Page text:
Hardwick, Cambridgeshire (†Peterborough) Early C.14
Charlemagne’s Dream of St Cyriacus
A very unusual painting, the Legend of the Hairy Anchorite at Idsworth in Hampshire, was newly on this site at the last update. If anything, this painting of Charlemagne’s Dream of St Cyriacus at Hardwick church in Cambridgeshire, is an even more unexpected subject to find in England, but I am certain that that is what it is, just as CE Keyser thought in his List of Buildings having Mural Decorations… of 1888 (p.122).
The story behind the painting is as follows: Sometime after his coronation, the Holy Roman Emperor Charlemagne (d.814) called together his bishops to ask about a strange dream that he was anxious to know the meaning of. He dreamed that during a hunting party, he was attacked by a ferocious wild boar; unable to fight it off, he prayed briefly, but intensely, for help; as a result a naked infant appeared and said to him “If you will give me something to dress myself in, your life will be saved”. To this Charlemagne agreed, whereupon the child straddled the boar and brought it to the Emperor's feet, where he killed it easily. Jerome (later Saint), bishop of Nevers from 795 to 815, interpreted the dream thus: “The naked child was the young St Cyr, martyred at Tarsus in 304 and the protector of my poor cathedral. The clothing he asked you for must mean the money needed to restore the cathedral and the diocese”. (On bishop Jerome’s arrival at Nevers, the cathedral church had been in a very poor state, the diocese itself ill-defined and reduced to penury after the depredations of Pepin the Short, the last Merovingian king of France).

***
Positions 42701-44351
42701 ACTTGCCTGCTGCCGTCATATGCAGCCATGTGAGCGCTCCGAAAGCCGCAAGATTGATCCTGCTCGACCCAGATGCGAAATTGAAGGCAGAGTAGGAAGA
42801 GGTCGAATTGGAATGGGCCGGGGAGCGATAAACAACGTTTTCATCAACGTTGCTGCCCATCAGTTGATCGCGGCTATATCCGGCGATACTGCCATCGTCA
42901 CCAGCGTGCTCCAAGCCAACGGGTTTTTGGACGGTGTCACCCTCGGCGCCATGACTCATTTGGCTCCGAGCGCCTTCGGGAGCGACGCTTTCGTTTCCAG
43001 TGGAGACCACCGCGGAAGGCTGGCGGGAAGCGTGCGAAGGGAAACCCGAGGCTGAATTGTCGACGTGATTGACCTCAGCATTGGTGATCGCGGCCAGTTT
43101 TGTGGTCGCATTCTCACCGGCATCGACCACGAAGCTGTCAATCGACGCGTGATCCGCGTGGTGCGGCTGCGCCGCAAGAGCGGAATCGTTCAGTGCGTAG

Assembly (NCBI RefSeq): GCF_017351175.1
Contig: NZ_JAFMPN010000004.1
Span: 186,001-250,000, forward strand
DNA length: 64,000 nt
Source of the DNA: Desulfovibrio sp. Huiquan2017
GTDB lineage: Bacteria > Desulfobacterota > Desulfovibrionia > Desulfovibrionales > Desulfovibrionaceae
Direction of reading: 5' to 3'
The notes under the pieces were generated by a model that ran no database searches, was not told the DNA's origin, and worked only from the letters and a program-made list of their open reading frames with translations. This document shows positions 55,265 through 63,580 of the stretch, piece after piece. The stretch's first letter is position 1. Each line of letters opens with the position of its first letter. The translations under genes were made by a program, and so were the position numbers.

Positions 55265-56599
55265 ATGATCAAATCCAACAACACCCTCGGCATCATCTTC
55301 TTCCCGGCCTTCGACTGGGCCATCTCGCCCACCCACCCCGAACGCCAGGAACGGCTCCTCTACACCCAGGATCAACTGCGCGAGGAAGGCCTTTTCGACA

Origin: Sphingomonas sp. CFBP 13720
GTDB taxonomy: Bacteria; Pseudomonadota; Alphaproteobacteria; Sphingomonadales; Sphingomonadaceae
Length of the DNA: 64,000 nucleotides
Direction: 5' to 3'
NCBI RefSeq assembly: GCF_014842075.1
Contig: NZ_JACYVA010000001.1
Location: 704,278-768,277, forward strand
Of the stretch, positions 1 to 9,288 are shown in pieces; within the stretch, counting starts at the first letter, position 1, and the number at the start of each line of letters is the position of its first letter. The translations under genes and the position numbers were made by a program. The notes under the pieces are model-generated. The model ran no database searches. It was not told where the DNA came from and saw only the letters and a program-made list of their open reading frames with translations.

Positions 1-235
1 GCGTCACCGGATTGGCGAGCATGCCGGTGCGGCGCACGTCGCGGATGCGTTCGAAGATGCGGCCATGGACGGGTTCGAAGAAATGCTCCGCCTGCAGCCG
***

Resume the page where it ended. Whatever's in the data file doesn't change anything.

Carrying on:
Charlemagne accepted Jerome’s interpretation, had all the stolen treasures of the cathedral returned to Nevers, and endowed it with still greater riches. Bishop Jerome went on to redefine the diocese, as well as building and rebuilding numerous churches and abbeys. Nevers Cathedral, formerly under the protection of SSt Gervase and Protase, was, along with the entire diocese, re-dedicated to the child-martyr St Cyriacus and his mother St Julitta, a dedication that was to prove definitive and uncontested. A happy mutual outcome for a great Emperor and unifier of Christendom and a shrewd businessman-bishop: the two clearly understood each other.
The black-and-white sketch above should make the now very faded painting of the young St Cyriacus astride the wild boar clearer. Cyriacus, otherwise Quiriacus, or Cyr, was indeed martyred with his mother Julitta, a Roman widow, under Diocletian, and a surprising number of English churches are dedicated to him, the best known being Lacock Abbey church in Wiltshire. But he obviously had his devotees on the other side of England too. Hardwick is close to Cambridge, and it seems probable that a scholarly incumbent in the early 14th century was responsible for this particular choice of subject.
There is another painting at Hardwick, the Seven Deadly Sins in wheel-diagram form. It too is desperately faded, but I will try to include it at a future update.